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Reprinted courtesy of the Westerville News & Public Opinion/SNP

ęCopyright Suburban News Publications, Columbus, Ohio, 2003

Originally published September 17, 2003

WeVote group plans informational meeting at library Thursday night


It is less than two months until Westerville residents will go to the

polls to vote on a school operating levy, and at least one group is

trying to mobilize the community to get the word out.

WeVote, who describe themselves as a "group of concerned citizens," are

planning another public meeting to be held in at 7 p.m. Thursday in

Meeting Room B at the Westerville Public Library, 126 S. State St.

Group members also are attempting to establish a community liaison in

every neighborhood in the school district to facilitate communication

and make sure all voters know the issues when they go to the polls Nov.


At issue is a three-year 7.5 mill operating budget which would raise

the property taxes for homeowners $230 annually per $100,000 of


WeVote supports the levy, and say the funds are needed to ensure

Westerville students receive high quality education, that is why the

neighborhood liaisons are so important, said Michael Kelley, a Hanby

parent who helped organize the group.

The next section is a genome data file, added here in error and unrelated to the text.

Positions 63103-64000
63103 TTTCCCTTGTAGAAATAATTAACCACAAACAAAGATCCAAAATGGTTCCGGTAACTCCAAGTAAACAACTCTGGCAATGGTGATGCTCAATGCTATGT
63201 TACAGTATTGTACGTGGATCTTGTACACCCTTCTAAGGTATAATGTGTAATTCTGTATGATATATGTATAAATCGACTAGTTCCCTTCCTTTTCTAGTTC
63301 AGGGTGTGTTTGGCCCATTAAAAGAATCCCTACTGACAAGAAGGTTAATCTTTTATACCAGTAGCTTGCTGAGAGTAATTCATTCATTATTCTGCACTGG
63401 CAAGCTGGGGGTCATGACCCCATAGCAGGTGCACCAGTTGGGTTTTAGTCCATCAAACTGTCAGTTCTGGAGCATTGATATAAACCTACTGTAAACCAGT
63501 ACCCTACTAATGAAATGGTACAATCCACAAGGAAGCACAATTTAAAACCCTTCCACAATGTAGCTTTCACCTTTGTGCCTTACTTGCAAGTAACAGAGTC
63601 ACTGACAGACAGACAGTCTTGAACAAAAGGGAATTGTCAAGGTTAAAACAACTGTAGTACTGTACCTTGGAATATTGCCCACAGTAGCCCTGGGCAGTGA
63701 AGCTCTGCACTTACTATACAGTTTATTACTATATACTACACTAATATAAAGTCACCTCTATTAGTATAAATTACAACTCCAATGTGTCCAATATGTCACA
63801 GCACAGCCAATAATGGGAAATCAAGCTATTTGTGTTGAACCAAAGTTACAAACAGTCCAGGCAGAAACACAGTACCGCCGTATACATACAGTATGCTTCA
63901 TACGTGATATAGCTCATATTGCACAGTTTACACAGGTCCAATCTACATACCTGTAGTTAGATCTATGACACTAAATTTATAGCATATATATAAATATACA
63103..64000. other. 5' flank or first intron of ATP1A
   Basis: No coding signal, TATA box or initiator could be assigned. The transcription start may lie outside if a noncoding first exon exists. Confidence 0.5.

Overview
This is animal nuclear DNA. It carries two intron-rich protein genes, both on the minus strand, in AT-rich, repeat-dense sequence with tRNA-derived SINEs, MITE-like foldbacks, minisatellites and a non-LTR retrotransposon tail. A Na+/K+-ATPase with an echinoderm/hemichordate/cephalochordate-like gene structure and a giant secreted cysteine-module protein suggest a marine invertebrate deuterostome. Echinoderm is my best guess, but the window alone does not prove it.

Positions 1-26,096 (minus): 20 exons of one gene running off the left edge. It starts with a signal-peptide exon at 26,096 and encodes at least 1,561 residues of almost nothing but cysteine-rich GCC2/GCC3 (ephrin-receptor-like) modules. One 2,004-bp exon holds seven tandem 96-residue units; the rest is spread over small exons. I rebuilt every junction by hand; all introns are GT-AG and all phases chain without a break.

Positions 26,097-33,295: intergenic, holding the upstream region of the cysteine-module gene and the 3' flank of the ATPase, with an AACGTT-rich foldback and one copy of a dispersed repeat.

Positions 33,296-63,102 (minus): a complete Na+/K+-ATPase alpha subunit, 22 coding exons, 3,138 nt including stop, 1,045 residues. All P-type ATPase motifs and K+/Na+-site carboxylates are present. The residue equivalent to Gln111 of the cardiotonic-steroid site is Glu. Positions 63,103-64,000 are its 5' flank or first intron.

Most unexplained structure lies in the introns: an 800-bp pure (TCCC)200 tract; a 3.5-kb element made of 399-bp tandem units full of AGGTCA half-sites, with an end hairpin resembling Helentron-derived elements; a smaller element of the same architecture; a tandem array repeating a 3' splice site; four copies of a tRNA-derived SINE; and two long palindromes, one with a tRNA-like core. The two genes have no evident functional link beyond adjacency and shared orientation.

"A neighborhood liaison is a man or woman on street who can communicate

back and forth the concerns they hear in neighborhood back to WeVote,

(WeVote will then) supply accurate information back to them and ask them

to convey that information back to neighborhood. It is that informal,"

said Kelley.

WeVote members say they are not simply school district lackeys, but

through research provided both by the school district and other sources,

including the Ohio Department of Education and other districts,

recognize a need for more school funding in Westerville.

This will be the group's second public meeting. About 50 people

attended the first meeting, and more have checked out the group on their

Web site at As of

Tuesday afternoon the site's counter had logged 563 hits.

On the Web site users can take the group's 27-question survey with

questions such as "In general I understand school financing," "I

understand the difference between operating expenses and capital

expenses," and "I understand the enhanced operating levy proposal that

will appear on the ballot in November."

 The group plans on sharing the results of the survey with the district

after the levy. But in the immediate future the Sept. 18 meeting is what

group members are focusing on.

Pam Warrick-Schkolnic who is employed as a psychologist with the

Westerville City School District said she is involved with WeVote

not as a school employee, but as a concerned parent of two children in

the district.

"We want to get information out to people," she said. "They are not

aware of how cuts will affect them and their children."

Warrick-Schkolnic said people have valid concerns in many areas

regarding the levy, and these concerns need to be addressed, but said,

"Let's not do that by voting against the levy."

Instead, voters should be provided with better information, and one way

to get that information is by attending meetings like WeVote and getting

facts, she said.


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Westerville Voters on Target for Education